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Faith or superstition?

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I heard from colleagues of the following question allegedly posed to various religious leaders on the program "Looking into the Soul," "What is the difference between faith and superstition? Apparently - to some chagrin - no really clear or satisfactory answer was formulated. At least it led to a nice little conversation about it. I haven't seen the progamma myself (yet), but the question stuck with me.

'What is the difference between faith and superstition?'

I remember C.S. Lewis arguing that there are different forms of "faith," or interpretations/meanings that the word "faith" can take on.¹ The first thing to be answered, then, is the question of what "faith" is, or what it means to believe. After that, you could look at what superstition could then mean. In addition, I was reminded of what the mathematician and philosopher Emanuel Rutten writes about the reasonable assessment of worldviews: 'We assess a worldview by examining, first of all, the extent to which it structures and makes sense of our world plausibly and meaningfully.' To begin with, faith - Christianity - is a worldview. I think this is how most Christians speak of their faith: as a coherent worldview which is about origins, existence, meaning, in other words; the existential questions of who we are, where we came from and where we are going.

Some believe that "faith" is synonymous with "attaching belief to. 'Believing' as a mere assumption, we could perhaps think of it as superstition (I'll come back to that later). For 'attaching faith to' a story, a fairy tale, a dwarf, a prophet - regardless of a coherent worldview into which it fits - is no different than a fear-based need for some grip. However, I don't think there will be many Christians who claim to have heard a story and then started believing it. It is rather like Chesterton describes his conversion as "a key that turned out to fit the lock exactly. It is not merely a pleasant feeling or nice idea, as in the discovery of the idea machine of Mendacem, but the fact that there appears to be a very neighboring kingdom. That the world turns out to be perhaps incomprehensible, but coherent.

But in all of this, it must also be noted that Christian faith is not simply a philosophy of life or worldview with its accompanying argumentation, it is also a practical faith. It is faith in a Person, and believing in this sense is your connect with the Other (Buber). This is believing in - and trusting in - during everyday life. It is like your partner saying to you "I love you" and you believe it. Not because you go and check the facts first, because he/she brings up the right arguments with it or because it feels right. No, it is because you continue on your path together, because you have shared experiences and because your trust develops in the other person.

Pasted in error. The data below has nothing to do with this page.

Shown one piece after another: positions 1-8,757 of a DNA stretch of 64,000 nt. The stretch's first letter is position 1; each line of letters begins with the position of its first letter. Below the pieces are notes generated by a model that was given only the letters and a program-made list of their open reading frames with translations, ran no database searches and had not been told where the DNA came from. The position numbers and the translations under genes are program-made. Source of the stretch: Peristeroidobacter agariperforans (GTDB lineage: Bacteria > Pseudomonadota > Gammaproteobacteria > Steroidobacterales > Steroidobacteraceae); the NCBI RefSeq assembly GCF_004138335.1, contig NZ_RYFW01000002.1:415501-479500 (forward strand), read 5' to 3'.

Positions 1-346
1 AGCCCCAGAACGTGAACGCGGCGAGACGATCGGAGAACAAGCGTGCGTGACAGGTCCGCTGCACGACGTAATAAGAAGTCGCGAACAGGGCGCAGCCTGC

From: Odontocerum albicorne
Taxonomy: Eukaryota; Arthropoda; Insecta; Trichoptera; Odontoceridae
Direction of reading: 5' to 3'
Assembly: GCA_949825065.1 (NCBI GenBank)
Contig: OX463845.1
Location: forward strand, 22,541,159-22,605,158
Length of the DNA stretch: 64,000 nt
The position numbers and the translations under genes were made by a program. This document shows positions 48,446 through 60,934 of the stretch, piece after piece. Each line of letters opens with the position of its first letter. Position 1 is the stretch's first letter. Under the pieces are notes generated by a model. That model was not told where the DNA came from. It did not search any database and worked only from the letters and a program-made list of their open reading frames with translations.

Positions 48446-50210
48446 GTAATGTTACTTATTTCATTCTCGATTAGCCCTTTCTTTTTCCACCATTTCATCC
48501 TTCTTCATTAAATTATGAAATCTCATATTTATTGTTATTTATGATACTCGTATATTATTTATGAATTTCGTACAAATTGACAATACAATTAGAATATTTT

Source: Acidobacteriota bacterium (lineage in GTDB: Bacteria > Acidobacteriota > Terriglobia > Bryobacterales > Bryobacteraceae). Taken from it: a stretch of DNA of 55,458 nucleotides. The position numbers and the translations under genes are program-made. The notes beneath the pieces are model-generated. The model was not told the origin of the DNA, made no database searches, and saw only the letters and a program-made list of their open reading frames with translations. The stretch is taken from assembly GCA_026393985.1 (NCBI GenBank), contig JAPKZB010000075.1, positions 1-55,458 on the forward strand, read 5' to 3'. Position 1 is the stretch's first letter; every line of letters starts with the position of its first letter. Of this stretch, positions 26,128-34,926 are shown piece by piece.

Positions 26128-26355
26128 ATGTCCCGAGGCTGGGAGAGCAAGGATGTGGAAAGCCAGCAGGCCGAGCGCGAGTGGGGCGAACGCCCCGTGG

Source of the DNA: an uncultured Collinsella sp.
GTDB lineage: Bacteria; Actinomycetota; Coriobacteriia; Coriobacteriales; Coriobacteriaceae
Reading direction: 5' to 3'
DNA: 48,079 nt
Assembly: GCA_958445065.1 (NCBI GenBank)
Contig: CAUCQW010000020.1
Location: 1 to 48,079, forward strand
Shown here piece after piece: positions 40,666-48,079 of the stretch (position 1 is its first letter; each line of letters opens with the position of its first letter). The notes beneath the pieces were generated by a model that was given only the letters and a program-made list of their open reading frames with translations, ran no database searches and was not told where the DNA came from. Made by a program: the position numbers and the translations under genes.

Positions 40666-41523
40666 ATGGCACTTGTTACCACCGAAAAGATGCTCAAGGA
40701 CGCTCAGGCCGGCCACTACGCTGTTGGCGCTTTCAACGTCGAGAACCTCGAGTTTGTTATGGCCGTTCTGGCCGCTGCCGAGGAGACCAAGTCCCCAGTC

Superstition or folk belief, according to Wikipedia, is "a belief not based on religion or science. It usually implies that something could be caused by supernatural forces or powers. With that, the answer to the question is actually quite simple: superstition is something that exists alongside "a belief based on religion or science. But I think there is something more to be said about it. Superstition is the idea of being able to have or exert control over the world around us through put faith in something: knocking three times scares away spirits, walking under a ladder brings bad luck, seeing a black cat means it's best to stay inside that day to avoid bad luck (which often turns out to be a self-fulfilling prophecy).

Superstition therefore seems to me to be based on low self-esteem and a fearful worldview. I also think this is why it is more common in certain worldviews than others. For example, when believing in an angry God who cannot be easily appeased, it is useful to be able to exert some influence yourself. By the way, not to be confused with symbols, images and rituals that may accompany a religious experience.

In this sense, superstition is universal and fits all philosophies of life, even an atheist can be superstitious. Although the idea of control by certain actions and thoughts must be a belief in being able to influence a spiritual world and create "karma. For this reason, for the atheist, knocking off misfortune, from his material worldview, can be nothing more than foolhardiness; for the Christian, it is a sin because it is to receive God with open hands. Not with hands clasped around (the idea of) control. Man as the center of control may seem logical to the atheist, and thus the idea of wielding control, to the believer God is the center toward which we move.

In short; there are different kinds of "faith," but a Christian's faith is not just a story, but a Person. And that Person fits like a key on the keyhole that creates a coherent worldview. But in everyday life, faith means above all knowing yourself connected to this Person. And that Person is Jesus Christ, beating heart of Christianity.

  1. I believe C.S. Lewis has written about this in "Unadulterated Christianity.


Erwin de Ruiter

"One man tries to express himself in books, another in boots; both are likely to fail." - G.K. Chesterton

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